Mark Tillman named dean of WellStar College of Health and Human Services
Distinguished biomechanics expert looks forward to ‘tremendous opportunity’ at Kennesaw State
KENNESAW, Ga. (Jun 6, 2016) — Kennesaw State University has named Mark Tillman as dean of the WellStar College of Health and Human Services, effective July 1.
Tillman currently is the dean of the College of Health and Human Services at Troy University. He was selected for his new role at Kennesaw State following a nationwide search chaired by Mark Anderson, dean of the College of Science and Mathematics.
“We are thrilled to welcome Mark Tillman to Kennesaw State University. I have no doubt he will advance the WellStar College of Health and Human Services to new heights,” said Ken Harmon, provost and vice president for academic affairs at Kennesaw State. “I am confident that Dr. Tillman’s experience, vision and strong record of strategic planning will significantly enhance the College’s roles in education, innovation and community engagement.”
Tillman will succeed Monica Nandan, who has served as interim dean of the College since July 2014. Nandan will return to being a professor and the chair of the Department of Social Work and Human Services. She has served as interim dean since Richard Sowell stepped down following 13 years as dean, during which the College of Health and Human Services experienced significant growth.
Tillman previously was the interim dean and chair of Troy University’s Department of Kinesiology and Health Promotion. Before joining Troy in 2013, he held faculty and administrative positions at Stetson University and the University of Florida.
In his 17 years of university service, Tillman has taught more than 10,000 undergraduate students, served on more than 100 graduate student committees, been named Teacher of the Year twice and been recognized as a Distinguished Member of the National Society of Collegiate Scholars. He said he looks forward to the “tremendous opportunity” that awaits him at Kennesaw State.
“I am extremely honored to have been selected to serve as the next dean of the WellStar College of Health and Human Services,” Tillman said. “I was initially attracted to KSU because of the excellent reputation of the University. After meeting with several administrators, faculty and staff, I have a better understanding of why the reputation is so strong, and I am excited to join such a dedicated team focused on innovation and growth.”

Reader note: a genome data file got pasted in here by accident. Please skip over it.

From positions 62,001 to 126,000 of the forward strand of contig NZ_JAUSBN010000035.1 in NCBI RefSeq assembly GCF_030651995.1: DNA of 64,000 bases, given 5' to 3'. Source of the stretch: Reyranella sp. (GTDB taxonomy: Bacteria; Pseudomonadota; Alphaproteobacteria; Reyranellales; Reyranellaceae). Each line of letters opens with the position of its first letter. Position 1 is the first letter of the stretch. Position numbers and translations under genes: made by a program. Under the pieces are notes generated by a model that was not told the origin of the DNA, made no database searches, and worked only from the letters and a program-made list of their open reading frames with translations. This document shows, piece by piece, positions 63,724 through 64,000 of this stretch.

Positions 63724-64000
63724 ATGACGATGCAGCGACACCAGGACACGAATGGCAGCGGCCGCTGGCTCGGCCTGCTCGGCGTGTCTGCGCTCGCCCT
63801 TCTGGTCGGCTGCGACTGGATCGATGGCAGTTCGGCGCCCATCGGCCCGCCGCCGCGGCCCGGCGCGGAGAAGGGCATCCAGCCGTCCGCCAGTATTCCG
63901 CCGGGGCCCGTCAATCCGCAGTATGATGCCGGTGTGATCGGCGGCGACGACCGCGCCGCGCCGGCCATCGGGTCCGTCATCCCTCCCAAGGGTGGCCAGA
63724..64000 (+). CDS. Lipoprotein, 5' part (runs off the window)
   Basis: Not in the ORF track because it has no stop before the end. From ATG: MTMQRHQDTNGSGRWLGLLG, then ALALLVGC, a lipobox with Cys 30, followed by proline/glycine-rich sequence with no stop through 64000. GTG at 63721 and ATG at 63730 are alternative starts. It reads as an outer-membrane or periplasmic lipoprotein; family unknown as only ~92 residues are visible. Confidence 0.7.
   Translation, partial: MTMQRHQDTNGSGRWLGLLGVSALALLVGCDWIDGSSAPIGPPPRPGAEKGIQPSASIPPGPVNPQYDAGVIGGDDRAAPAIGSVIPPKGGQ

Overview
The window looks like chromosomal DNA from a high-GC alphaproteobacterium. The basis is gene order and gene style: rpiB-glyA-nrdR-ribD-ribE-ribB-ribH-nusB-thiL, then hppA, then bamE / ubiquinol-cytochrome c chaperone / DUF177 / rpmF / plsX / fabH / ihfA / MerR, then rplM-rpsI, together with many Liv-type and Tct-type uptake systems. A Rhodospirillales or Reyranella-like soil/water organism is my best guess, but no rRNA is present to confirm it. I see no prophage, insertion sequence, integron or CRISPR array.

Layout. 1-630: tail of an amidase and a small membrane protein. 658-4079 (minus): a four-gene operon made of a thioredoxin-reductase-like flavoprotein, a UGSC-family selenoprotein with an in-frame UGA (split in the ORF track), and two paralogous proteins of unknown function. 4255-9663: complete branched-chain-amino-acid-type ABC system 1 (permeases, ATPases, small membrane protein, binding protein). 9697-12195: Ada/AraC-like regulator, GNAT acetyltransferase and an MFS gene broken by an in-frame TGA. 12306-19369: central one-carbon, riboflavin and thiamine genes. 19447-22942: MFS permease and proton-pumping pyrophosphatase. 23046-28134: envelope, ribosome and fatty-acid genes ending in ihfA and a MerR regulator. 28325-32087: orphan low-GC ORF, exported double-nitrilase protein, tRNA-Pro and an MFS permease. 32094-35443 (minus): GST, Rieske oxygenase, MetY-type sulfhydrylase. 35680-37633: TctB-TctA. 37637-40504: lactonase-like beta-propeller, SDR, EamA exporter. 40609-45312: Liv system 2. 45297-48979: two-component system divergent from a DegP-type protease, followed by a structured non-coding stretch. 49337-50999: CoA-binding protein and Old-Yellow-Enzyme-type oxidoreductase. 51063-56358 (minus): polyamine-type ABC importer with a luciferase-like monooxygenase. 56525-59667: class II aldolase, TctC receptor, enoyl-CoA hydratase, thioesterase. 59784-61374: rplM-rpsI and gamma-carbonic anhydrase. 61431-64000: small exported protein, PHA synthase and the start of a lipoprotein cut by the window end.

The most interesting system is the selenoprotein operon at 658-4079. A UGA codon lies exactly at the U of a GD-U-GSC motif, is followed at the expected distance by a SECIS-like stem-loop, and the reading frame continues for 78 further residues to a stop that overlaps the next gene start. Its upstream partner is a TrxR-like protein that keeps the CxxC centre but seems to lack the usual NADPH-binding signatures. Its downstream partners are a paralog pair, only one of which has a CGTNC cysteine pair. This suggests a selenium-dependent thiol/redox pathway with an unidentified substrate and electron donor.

Tillman’s research is focused on lower-extremity biomechanics and biomechanics for special populations such as wheelchair users, knee-replacement patients and people with multiple sclerosis. His interdisciplinary work has resulted in 70 refereed publications, 19 funded grants and numerous scientific presentations pertaining to injury prevention and quality of life enhancement.
Tillman earned three degrees from the University of Florida: a bachelor’s degree in engineering sciences, a master’s in engineering mechanics and a Ph.D. in health and human performance with a specialization in biomechanics. He is a Fellow of the American College of Sports Medicine.
Kennesaw State University’s WellStar College of Health and Human Services offers six undergraduate and five graduate programs to more than 4,000 students. The College is composed of the WellStar School of Nursing and the departments of Exercise Science and Sport Management, Health Promotion and Physical Education and Social Work and Human Services.
A leader in innovative teaching and learning, Kennesaw State University offers undergraduate, graduate and doctoral degrees to its more than 41,000 students. With 11 colleges on two metro Atlanta campuses, Kennesaw State is a member of the University System of Georgia and the second-largest university in the state. The university’s vibrant campus culture, diverse population, strong global ties and entrepreneurial spirit draw students from throughout the region and from 126 countries across the globe. Kennesaw State is a Carnegie-designated doctoral research institution (R2), placing it among an elite group of only 6 percent of U.S. colleges and universities with an R1 or R2 status. For more information, visit kennesaw.edu.